Twin brothers Siddharth and Rohit, 10, and Rohan Charuliya, 12, roam the streets of Sion barefoot, carrying a garba (a pot which symbolises goddess Durga), decorated with mirrors and glitter.
During the nine days of the festival, the children of road construction workers, studying in state-run Gujarati-medium schools, go to different homes, singing Navratri songs and bhajans and request people to pay them money in return.
The Rs 30 to Rs 100 accumulated in a day is used to purchase fruits and sweets to offer to goddess Durga as prasad. The savouries are offered to the deity on Dusshera and are distributed to friends and neighbours.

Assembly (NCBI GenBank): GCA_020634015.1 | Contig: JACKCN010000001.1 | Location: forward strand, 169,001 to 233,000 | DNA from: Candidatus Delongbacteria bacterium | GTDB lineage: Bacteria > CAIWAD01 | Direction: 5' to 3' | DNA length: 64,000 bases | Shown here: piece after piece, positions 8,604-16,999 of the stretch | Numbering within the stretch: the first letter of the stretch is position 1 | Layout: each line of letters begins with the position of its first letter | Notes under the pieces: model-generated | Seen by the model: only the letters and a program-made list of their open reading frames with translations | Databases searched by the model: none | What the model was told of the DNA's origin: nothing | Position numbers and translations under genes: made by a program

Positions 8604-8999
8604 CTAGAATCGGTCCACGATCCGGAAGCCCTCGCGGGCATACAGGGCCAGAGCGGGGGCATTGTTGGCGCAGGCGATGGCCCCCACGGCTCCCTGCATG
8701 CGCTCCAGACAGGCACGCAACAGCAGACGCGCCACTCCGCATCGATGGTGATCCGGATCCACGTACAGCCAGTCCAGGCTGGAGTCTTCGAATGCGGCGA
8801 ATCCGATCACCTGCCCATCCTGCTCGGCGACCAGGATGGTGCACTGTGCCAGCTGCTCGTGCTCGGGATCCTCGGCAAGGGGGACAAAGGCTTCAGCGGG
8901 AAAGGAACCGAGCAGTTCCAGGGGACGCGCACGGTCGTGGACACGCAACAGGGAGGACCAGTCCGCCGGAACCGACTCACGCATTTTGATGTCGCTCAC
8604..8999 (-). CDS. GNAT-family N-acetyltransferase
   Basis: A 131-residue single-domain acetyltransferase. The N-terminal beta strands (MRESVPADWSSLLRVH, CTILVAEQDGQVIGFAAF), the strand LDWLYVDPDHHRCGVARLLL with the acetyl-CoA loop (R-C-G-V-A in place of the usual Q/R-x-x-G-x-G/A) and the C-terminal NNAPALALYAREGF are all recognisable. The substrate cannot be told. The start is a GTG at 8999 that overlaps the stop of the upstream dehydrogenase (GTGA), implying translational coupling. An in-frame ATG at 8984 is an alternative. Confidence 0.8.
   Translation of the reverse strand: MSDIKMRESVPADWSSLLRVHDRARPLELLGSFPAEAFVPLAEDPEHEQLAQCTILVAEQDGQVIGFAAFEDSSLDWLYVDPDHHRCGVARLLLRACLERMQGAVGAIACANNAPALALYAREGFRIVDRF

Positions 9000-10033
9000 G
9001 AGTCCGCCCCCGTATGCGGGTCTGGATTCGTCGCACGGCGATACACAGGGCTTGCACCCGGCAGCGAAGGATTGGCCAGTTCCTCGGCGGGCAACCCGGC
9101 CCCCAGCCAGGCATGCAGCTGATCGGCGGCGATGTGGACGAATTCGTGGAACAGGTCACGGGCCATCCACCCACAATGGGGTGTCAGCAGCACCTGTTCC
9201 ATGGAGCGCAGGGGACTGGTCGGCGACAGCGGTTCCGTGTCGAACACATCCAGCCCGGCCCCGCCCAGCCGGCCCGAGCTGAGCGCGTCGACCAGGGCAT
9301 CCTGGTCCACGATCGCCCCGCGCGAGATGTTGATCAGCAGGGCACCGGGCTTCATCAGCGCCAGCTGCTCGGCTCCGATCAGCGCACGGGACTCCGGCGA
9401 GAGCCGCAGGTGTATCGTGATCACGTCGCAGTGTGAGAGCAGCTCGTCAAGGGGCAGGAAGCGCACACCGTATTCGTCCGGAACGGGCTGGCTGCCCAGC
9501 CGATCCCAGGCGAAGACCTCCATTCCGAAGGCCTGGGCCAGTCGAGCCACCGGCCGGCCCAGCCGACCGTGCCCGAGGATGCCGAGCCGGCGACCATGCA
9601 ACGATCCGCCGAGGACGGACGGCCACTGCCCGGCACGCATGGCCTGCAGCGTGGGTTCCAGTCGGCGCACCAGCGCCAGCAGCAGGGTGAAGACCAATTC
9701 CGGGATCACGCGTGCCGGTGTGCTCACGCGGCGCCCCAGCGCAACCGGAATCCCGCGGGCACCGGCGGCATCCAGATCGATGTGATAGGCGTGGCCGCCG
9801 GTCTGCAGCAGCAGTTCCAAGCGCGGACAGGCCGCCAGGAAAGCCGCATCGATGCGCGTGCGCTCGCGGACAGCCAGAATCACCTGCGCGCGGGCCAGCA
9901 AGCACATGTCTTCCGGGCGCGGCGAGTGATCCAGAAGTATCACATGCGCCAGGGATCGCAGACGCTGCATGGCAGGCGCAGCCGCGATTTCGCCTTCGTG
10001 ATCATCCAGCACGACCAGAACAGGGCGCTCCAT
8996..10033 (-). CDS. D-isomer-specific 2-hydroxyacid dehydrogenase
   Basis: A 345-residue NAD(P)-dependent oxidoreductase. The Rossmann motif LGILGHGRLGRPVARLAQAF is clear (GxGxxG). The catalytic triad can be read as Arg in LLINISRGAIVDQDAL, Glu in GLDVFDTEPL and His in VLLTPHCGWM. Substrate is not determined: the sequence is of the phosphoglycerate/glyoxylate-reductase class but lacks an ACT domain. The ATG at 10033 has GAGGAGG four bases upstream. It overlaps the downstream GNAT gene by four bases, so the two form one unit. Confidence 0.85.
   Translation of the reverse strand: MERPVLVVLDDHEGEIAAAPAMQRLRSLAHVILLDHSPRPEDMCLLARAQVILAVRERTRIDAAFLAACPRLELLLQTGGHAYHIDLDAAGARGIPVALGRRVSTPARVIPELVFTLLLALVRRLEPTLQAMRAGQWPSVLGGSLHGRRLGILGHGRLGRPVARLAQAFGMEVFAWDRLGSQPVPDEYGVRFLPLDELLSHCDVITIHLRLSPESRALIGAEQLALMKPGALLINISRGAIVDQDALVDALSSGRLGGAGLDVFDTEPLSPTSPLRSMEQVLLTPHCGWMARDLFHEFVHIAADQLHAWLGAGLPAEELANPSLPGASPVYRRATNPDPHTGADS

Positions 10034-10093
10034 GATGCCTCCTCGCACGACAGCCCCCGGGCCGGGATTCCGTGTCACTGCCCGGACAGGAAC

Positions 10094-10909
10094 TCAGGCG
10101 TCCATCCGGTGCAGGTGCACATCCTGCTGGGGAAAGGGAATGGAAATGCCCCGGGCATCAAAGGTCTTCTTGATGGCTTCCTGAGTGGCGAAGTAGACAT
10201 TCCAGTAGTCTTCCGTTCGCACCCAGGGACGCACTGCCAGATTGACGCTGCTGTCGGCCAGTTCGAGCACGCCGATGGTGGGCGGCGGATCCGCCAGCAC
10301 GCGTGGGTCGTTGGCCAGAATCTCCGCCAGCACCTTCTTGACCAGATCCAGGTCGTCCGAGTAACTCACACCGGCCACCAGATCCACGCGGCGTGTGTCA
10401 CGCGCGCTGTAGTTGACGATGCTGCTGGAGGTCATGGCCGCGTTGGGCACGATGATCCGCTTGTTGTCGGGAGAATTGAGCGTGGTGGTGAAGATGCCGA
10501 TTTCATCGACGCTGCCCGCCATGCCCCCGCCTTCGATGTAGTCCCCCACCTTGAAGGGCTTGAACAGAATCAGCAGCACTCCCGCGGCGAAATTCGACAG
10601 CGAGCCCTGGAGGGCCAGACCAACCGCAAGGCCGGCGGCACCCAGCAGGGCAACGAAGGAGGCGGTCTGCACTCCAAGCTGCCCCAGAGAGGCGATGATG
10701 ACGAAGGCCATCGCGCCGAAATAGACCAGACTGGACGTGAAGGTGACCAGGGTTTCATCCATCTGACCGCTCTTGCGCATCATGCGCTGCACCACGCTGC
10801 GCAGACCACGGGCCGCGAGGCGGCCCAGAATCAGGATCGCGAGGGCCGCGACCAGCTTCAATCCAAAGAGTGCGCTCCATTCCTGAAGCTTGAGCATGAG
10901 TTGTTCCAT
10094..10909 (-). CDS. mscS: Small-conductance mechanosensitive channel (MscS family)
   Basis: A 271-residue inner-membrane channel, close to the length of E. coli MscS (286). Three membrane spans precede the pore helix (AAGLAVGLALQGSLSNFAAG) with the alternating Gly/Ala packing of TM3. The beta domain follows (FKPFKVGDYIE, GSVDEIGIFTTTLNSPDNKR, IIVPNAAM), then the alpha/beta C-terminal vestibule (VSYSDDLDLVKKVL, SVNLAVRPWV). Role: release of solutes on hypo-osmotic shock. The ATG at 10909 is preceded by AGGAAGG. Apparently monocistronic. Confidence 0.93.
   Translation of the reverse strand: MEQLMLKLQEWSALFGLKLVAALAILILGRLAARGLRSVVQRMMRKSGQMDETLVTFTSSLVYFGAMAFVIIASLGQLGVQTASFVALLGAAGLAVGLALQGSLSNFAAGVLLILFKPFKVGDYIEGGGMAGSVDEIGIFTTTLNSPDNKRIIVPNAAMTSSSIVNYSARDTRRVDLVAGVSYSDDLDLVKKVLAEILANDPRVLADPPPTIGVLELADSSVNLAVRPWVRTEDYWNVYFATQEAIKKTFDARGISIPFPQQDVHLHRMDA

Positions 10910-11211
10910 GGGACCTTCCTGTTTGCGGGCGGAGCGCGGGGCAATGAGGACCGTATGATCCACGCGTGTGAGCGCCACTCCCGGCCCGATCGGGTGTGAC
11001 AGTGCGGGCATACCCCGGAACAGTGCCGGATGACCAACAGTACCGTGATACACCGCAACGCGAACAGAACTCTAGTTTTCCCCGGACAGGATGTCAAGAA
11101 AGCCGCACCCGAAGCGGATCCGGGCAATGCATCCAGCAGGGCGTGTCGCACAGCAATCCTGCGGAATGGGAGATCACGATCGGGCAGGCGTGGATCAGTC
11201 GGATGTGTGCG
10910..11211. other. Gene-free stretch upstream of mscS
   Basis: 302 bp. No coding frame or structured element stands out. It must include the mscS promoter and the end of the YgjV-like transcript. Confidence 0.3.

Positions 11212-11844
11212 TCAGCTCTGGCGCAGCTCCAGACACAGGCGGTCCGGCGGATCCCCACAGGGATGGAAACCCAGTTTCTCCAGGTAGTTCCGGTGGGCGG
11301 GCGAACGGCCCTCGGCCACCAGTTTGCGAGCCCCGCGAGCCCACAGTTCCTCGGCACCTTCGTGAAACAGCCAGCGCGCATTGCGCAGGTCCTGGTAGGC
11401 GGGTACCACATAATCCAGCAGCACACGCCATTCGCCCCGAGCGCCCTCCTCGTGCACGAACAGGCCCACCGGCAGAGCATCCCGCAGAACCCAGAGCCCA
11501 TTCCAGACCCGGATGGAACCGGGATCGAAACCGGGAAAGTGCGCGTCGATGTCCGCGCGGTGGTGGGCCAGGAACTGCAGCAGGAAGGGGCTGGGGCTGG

Like the trio, many other children of the tribal community of Vagris in Antop Hill and other parts of the city have been following this tradition during Navratri for many years.
Siddharth, Rohit and Rohan have been singing bhajans door to door during Navratri for the past two years.
"It is fun to hang out on the streets and sing to people," says Rohit.
"But some people yell at us for disturbing them," says Rohan.
The trio sets out at 8am managing to visit 15 to 20 households, making Rs 30 to Rs 50, before going home, at 12 in the afternoon, to get ready for school.
"We look forward to Navratri as we get t to go to people's houses and play dandiya" adds Rohan.